[Locked volar plating for complex distal radius fractures: maintaining radial length]

J Jeudy, J Pernin, P Cronier, A Talha, P Massin
Revue de Chirurgie Orthopédique et Réparatrice de L'appareil Moteur 2007, 93 (5): 435-43

PURPOSE OF THE STUDY: Maintaining radial length, likely to be the main challenge in the treatment of complex distal radius fractures, is necessary for complete grip-strength and pro-supination range recovery. In spite of frequent secondary displacements, bridging external-fixation has remained the reference method, either isolated or in association with additional percutaneous pins or volar plating. Also, there seems to be a relation between algodystrophy and the duration of traction applied on the radio-carpal joint. Fixed-angle volar plating offers the advantage of maintaining the reduction until fracture healing, without bridging the joint.

MATERIAL AND METHODS: In a prospective study, forty-three consecutive fractures of the distal radius with a positivated ulnar variance were treated with open reduction and fixed-angle volar plating. Results were assessed with special attention to the radial length and angulation obtained and maintained throughout treatment, based on repeated measurements of the ulnar variance and radial angulation in the first six months postoperatively.

RESULTS: The correction of the ulnar variance was maintained until complete recovery, independently of initial metaphyseal comminution, and of the amount of radial length gained at reduction. Only 3 patients lost more than 1 mm of radial length after reduction. The posterior tilt of the distal radial epiphysis was incompletely reduced in 13 cases, whereas reduction was partially lost in 6 elderly osteoporotic female patients. There was 8 articular malunions, all of them less than 2 mm. Secondary displacements were found to be related to a deficient locking technique. Eight patients developed an algodystropy. The risk factors for algodystrophy were articular malunion, associated posterior pining, and associated lesions of the ipsilateral upper limb.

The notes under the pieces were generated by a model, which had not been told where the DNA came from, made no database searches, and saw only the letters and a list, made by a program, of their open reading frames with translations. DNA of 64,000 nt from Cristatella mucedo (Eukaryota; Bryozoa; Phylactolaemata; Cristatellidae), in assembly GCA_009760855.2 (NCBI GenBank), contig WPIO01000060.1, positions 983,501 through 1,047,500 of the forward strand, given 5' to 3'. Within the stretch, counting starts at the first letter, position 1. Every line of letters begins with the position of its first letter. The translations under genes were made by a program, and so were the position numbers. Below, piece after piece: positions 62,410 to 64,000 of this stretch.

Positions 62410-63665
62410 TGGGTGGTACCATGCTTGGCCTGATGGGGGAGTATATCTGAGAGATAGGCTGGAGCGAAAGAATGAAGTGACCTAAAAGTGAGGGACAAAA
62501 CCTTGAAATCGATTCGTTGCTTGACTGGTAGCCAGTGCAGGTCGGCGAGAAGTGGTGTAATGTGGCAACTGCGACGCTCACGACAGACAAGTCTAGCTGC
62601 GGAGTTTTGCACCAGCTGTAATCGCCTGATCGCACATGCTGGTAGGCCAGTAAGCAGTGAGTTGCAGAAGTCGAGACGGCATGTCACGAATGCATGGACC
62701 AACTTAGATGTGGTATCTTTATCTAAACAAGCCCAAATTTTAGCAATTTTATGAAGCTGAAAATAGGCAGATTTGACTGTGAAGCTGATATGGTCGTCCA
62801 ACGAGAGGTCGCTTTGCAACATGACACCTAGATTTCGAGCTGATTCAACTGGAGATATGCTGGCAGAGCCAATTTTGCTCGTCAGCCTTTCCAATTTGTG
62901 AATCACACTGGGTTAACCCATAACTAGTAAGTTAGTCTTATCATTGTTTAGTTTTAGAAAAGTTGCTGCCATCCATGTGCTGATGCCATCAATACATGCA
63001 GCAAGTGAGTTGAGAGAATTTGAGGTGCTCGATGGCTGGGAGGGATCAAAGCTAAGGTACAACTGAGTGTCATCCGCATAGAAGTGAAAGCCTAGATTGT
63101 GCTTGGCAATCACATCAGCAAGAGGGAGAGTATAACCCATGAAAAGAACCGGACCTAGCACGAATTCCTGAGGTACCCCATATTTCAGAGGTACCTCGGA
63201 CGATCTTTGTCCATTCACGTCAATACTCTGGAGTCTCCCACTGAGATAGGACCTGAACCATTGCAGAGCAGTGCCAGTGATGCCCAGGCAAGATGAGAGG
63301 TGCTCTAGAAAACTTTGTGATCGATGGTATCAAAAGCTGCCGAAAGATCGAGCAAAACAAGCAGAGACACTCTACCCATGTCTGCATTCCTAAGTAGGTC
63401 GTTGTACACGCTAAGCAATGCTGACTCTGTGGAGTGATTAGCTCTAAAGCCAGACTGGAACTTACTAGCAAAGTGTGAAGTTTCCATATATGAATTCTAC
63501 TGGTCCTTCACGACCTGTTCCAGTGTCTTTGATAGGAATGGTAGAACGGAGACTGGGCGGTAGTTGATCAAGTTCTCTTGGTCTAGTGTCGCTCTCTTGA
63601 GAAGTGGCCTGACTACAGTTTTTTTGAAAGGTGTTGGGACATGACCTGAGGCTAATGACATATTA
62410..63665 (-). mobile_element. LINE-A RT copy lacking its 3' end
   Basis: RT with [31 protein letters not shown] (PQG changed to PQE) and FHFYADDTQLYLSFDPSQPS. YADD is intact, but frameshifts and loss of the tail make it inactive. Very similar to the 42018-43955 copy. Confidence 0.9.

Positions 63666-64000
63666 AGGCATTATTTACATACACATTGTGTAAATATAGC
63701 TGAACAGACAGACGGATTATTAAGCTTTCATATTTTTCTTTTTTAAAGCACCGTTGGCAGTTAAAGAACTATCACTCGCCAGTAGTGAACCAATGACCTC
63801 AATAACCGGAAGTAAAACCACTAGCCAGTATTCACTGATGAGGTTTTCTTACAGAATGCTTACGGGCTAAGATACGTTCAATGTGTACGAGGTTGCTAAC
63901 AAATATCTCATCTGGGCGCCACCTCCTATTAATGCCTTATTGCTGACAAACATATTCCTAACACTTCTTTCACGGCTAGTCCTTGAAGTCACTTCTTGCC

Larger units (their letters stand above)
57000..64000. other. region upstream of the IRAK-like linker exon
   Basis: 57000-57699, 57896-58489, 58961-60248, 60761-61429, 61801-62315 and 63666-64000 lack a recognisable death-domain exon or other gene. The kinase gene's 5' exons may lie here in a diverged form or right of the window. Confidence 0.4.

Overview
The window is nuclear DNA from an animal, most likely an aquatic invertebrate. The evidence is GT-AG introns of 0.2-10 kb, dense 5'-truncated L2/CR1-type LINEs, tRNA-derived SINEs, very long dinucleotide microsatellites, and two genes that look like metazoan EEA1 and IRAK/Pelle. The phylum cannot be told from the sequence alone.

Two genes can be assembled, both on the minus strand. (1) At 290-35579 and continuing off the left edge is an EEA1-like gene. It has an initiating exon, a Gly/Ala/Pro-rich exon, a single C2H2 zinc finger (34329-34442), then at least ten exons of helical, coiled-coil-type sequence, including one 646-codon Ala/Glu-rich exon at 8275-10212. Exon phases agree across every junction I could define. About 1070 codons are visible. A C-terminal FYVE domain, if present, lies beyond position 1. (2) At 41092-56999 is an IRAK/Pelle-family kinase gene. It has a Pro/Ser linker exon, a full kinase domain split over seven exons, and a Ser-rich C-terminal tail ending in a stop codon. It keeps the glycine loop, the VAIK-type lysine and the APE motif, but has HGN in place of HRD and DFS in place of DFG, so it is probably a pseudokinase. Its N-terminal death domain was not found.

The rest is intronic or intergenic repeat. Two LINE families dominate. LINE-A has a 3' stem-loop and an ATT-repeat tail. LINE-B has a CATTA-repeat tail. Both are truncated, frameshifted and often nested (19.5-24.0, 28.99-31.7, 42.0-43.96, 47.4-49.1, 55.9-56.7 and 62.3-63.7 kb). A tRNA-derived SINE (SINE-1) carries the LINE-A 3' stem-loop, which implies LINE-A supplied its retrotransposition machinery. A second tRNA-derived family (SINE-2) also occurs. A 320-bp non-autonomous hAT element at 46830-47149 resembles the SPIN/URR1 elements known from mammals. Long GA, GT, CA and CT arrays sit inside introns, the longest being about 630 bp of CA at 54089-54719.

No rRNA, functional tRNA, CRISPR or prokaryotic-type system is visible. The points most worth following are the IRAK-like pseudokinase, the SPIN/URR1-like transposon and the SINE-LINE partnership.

CONCLUSION: Provided that the locking technique was correct, this type of fixation appeared efficient in maintaining the radial length in complex fractures of the distal radius. The main challenge remains the reduction of displaced articular fractures. Based on these results, it is not possible to conclude that this method is superior to external fixation.

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